The 2017 hurricane season has brought unprecedented destruction to the Caribbean and southern United States. As millions of people around the world have watched these events unfold from afar, no doubt some have found themselves wondering why people continue to live in places under threat from natural disasters – and even return to rebuild these places after they’ve been destroyed.
As a senior lecturer in government and public policy, I take a strong interest in these matters. After Hurricanes Katrina and Rita devastated portions of the US Gulf Coast in 2005, I conducted a survey of people who survived those hurricanes, as well as those who had followed the media coverage from other hurricane-prone areas in the US. My research offers three key findings, which help to explain the way people deal with disasters.
1. Trust matters
I found that people decide where to live in part based on how much trust they have in their public officials. If they trust the public officials and disaster managers in a particular community, they are more likely to continue living there after a disaster, because they believe the managers will do a good job in future crises.
This trust is continually built (or eroded) based on the performance of public officials in emergencies. The more positive contact people have with public officials, the more likely they are to trust them to do their jobs. Receiving aid swiftly from temporary distribution centres, or getting help over the phone from aid personnel, increases our trust in the people and agencies supplying that aid.
This means that people tend to have higher trust in their local officials, with whom they are more likely to come into direct contact. Even if trust declines in national officials due to their behaviour or performance, it will not influence someone’s choice of where to live if they believe their local officials will still do a good job in future crises.
So though it is somewhat counter-intuitive, I found that even after incredibly destructive disasters, good experiences with public officials actually strengthen citizens’ resolve to live in threatened areas.
2. You can’t imagine what it’s like
As outsiders, it can be confusing to see people return to rebuild amid devastation. Using the same survey, I compared what the hurricane survivors actually did, thought and felt to what outside observers predicted they would do, think and feel in similar situations. It turns out that when we imagine ourselves in situations seen in the media, we predict that we will behave in drastically different ways to the people who are actually experiencing them.
This is due, in part, to a natural tendency to fear events that are incredibly damaging – even if those events are highly unlikely to occur. A classic example is that many people are afraid of air crashes but not of car crashes, even though the probability of an aircraft crashing is much lower than that of a car.
When presented with a hypothetical situation such as a hurricane, we often imagine the worst-case scenario: that our homes will suffer much more damage than the average and that our lives will suffer far more disruption than even the worst hurricanes in history have caused.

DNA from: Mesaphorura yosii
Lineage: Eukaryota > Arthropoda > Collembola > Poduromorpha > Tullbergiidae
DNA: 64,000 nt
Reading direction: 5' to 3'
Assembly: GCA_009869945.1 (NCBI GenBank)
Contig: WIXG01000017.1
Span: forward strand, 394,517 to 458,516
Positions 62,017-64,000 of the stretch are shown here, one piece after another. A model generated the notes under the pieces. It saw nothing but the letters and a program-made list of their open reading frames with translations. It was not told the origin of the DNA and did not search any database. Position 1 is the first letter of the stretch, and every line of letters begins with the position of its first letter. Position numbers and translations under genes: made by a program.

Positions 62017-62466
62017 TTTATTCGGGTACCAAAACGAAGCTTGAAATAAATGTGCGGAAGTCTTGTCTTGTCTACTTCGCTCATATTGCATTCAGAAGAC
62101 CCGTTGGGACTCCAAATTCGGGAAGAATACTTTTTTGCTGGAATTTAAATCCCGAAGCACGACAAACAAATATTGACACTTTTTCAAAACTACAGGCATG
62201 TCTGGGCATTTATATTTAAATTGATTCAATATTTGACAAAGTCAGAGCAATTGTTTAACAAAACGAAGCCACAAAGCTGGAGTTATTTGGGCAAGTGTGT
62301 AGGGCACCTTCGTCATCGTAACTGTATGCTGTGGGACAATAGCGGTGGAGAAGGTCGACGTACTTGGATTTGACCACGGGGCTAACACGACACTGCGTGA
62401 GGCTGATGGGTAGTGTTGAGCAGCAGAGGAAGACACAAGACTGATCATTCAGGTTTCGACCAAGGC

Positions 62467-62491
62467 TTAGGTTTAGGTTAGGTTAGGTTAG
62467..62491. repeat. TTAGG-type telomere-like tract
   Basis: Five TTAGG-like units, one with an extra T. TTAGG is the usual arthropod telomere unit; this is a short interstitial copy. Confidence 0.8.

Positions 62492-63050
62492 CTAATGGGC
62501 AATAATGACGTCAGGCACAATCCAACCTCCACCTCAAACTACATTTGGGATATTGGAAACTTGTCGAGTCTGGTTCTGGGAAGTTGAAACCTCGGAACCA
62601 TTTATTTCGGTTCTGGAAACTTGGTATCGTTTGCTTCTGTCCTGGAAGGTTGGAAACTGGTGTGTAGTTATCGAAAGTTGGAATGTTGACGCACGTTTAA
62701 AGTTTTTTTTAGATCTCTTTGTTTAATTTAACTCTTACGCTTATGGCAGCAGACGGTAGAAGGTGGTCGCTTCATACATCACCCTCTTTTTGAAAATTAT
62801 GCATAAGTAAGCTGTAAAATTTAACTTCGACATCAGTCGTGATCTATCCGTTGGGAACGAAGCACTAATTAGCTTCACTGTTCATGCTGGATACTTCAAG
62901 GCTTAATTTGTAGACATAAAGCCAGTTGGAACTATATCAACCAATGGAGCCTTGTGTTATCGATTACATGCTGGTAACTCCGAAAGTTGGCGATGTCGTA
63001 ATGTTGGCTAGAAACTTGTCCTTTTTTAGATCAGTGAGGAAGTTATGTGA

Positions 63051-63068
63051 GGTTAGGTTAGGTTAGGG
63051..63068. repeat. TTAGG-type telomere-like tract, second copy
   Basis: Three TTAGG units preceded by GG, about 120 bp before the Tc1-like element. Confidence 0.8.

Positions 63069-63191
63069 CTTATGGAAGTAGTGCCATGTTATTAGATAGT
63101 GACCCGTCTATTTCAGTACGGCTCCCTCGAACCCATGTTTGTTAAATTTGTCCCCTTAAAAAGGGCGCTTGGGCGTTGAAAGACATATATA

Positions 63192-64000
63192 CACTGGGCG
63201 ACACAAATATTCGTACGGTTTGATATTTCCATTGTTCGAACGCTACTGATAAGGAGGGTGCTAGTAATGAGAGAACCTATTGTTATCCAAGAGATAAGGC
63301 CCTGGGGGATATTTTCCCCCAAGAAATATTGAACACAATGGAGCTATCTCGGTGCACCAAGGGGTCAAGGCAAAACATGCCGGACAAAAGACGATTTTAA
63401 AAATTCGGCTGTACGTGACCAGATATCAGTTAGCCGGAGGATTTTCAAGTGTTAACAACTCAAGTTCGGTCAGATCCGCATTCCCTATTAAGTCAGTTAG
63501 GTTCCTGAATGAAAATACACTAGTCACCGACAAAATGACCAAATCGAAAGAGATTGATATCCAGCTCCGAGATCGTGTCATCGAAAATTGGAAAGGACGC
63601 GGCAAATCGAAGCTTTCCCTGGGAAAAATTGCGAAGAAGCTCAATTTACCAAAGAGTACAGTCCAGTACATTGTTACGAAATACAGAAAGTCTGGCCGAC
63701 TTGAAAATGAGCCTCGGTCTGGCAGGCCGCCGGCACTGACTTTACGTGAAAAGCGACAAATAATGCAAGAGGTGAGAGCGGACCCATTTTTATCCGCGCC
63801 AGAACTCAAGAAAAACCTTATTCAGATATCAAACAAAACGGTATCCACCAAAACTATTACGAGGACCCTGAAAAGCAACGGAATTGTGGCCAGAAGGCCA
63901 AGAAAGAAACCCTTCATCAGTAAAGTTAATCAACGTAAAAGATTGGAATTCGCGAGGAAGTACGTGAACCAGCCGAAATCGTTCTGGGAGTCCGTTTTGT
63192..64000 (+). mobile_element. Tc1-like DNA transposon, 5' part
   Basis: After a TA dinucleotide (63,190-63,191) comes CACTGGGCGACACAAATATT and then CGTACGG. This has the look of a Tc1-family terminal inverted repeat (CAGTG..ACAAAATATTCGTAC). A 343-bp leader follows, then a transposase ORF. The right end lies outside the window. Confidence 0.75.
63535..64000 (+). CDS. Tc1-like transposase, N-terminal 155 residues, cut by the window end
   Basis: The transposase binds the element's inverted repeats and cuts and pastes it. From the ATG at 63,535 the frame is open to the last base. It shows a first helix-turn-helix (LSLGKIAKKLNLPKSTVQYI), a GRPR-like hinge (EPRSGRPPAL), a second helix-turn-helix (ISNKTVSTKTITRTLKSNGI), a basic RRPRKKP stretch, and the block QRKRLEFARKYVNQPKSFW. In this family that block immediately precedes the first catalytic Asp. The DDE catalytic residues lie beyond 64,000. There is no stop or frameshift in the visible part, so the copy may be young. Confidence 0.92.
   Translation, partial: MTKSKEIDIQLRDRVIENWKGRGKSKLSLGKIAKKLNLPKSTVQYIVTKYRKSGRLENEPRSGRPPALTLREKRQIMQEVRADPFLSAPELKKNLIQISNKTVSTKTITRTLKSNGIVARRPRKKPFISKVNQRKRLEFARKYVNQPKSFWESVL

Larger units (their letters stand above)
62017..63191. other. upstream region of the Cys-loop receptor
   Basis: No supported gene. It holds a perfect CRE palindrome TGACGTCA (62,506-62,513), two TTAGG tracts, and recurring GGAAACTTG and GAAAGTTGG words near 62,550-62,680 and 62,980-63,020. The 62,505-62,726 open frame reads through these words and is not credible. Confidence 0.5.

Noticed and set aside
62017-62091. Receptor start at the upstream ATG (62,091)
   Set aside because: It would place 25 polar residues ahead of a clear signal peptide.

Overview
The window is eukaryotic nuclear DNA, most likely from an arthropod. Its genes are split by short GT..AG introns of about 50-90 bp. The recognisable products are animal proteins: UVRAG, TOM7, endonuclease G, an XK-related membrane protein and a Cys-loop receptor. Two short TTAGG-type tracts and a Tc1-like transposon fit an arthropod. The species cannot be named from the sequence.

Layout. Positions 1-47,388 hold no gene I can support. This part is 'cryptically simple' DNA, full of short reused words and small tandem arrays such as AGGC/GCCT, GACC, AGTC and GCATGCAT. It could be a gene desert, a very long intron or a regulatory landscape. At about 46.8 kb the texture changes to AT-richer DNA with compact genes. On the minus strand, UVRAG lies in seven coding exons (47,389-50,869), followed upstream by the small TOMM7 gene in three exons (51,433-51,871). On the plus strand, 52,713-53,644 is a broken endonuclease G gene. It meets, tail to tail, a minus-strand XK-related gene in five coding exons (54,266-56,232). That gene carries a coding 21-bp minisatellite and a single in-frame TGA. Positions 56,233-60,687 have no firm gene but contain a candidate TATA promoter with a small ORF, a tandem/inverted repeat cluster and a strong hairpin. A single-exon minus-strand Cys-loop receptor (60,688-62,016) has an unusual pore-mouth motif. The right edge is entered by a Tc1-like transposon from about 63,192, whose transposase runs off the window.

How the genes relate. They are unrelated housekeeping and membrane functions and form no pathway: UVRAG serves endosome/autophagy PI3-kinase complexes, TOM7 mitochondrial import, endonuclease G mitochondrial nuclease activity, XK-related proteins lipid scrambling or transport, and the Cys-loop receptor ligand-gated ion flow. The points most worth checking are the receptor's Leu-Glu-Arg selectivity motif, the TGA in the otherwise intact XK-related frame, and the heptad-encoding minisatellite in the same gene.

Research tells us that the media coverage of such events is partly to blame for this. Many outlets will focus on the most shocking or evocative images and stories, in order to keep viewers’ attention.
This combination of factors mean that outsiders tend to believe that, faced with such a scenario, they would take extreme action – such as never returning to their homes. But in reality, many more people opt to return to their homes and rebuild than those who choose to move away.
3. It just feels like home
When asked why people live where they do, both survivors and observers homed in on two answers. As one might expect, jobs and employment are important to people’s choice of where to live. But many choose where to live because “it just feels like home”. This sense of place compels people around the world to live where they do.
The longer a person’s family has lived in a particular area, the more likely that person is to return home after being evacuated. Likewise, the stronger their ties to church communities, neighbours and local economic activities, the more likely that person is to try to go back.
These personal considerations are difficult to quantify – but they mean that future threats do not factor as highly into people’s decision to return and rebuild as outsiders might think. So, you may look on from afar and wonder how anyone would want to rebuild a devastated area. You may even try to put yourself in the place of survivors – and still believe that you would never react the same way.
But my work shows that the ties that bind people to their homes are stronger than we typically imagine. So, if it comes to the point where communities need to be moved out of harm’s way, the answer lies not in highlighting the threat of disaster. Instead, it’s crucial to create governments which survivors can trust – and places where they can feel truly at home.